We may counter that end-of-life is an unlikely scenario. But consider the reasons why a sidechain may reach end-of-life:

  1. The sidechain has succeeded. It has proven that its features are desired by many users, that the new features do not break Bitcoin's security, and so on. Because of this, the sidechain features are then added to mainchain. But, since the mainchain now contains the sidechain features while having the full security of mainchain, there will be little to no future use for the sidechain, and any sidechain miners can definitely predict that future F will approach 0 very quickly, compared to the current backing fund B. It would be sadly ironic for the users of a sidechain to show its success and desirability, and get rewarded by having their bitcoins stolen when the sidechain features are added directly to mainchain.
  2. The sidechain attempts to implement a difficult feature and fails. Perhaps an unexpected security bug is found, or some other unforeseen catastrophe. It may be possible that not all sidechain users may be vulnerable to the sidechain's vulnerability, so at least their orderly exit from the sidechain should be supported. Alternatively the developers may have overestimated the overall benefit the sidechain provides. Mistakes may have been made, but for some kinds of speculative functionality, it may be reasonable to allow the developers to change their mind and recommend the cessation of their sidechain. As large a pool of users of the sidechain should be able to safely exit even in this situation, if it can be arranged.
  3. The end-of-life is made into a self-fulfilling prophecy. An attack is started by a sidechain miner with just below 50% hashpower. This sidechain miner then offers bribes to other sidechain miners to steal the money. Theft success increases the relative expected utility of the bribe versus future fees F, so rational sidechain miners may consider instead joining the thief to kill the sidechain rather than fight off the thief to retain future fees F. This may be assisted by planting false information about a vulnerability.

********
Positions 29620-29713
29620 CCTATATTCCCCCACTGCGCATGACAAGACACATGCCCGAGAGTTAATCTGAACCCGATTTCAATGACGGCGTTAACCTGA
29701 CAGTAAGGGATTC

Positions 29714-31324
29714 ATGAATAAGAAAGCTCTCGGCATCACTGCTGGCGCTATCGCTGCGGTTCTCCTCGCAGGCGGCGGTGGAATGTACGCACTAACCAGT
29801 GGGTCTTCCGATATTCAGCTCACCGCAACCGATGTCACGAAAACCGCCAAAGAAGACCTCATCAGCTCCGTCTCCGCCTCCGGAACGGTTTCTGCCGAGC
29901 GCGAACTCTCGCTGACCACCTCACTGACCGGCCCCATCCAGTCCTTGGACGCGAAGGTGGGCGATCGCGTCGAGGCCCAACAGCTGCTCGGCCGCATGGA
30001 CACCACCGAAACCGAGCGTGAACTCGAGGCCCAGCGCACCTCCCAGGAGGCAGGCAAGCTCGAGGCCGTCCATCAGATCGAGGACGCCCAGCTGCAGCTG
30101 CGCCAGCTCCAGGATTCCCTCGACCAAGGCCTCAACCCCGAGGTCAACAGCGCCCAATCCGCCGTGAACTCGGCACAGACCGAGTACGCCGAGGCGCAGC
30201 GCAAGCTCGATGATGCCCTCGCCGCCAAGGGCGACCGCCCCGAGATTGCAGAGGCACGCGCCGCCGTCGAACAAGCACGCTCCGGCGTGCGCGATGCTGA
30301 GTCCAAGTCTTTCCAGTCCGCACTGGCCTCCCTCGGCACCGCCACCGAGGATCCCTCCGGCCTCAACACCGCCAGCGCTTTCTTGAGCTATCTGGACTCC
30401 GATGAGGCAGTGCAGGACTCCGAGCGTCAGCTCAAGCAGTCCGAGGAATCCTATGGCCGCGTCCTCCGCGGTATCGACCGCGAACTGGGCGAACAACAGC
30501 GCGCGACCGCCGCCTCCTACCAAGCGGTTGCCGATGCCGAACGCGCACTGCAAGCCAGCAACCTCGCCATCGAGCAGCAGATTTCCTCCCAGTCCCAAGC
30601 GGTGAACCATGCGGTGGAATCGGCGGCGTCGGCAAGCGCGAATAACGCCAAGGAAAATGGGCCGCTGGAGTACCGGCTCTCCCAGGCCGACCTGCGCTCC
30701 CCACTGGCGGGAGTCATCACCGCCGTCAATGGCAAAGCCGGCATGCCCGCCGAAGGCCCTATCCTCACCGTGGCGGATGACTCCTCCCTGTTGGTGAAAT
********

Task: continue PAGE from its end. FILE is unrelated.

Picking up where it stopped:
It is precisely at end-of-life that the side-to-main peg should be most secure, but it is at end-of-life that an SPV proof side-to-main peg is most vulnerable.


The other primary alternative is drivechains, where sidechains are merge-mined with Bitcoin, and withdrawals are validated by mainchain miner voting.

A proponent of drivechains, Paul Sztorc, claims that the miner voting in drivechain accomplishes the same tasks as SPV proofs of any kind. If so, then drivechains should be vulnerable to the same issues that plague SPV Proof sidechains at end-of-life.

Merge Mining

Merge mining sidechains on the mainchain is desirable, as in the end it is the same token that is being protected.

In particular, if the same proof-of-work function would be used by a separately-mined sidechain, then different disjoint sets of coins will have separate disjoint sets of miners protecting them, weakening the token security overall. Merge-mining means that a single set of miners protects the entire set of coins.

The drawback of merge mining is that, to a merge miner, sidechains are not optional but rather mandatory. As sidechains have their own blocks, this effectiely increases the bandwidth and latency requirements on mainchain miners.

The increase in cost of operating a mine limits membership to the "caste" of miners.

"Blind" Merge Mining

"Blind" merge mining attempts to reduce the cost of starting a new mine by allowing sidechain miners to be separate from mainchain miners. It is based on an opcode, OP_BRIBEVERIFY. It is called "blind" in the sense that the mainchain miner is unaware of the content of the sidechain block being mined.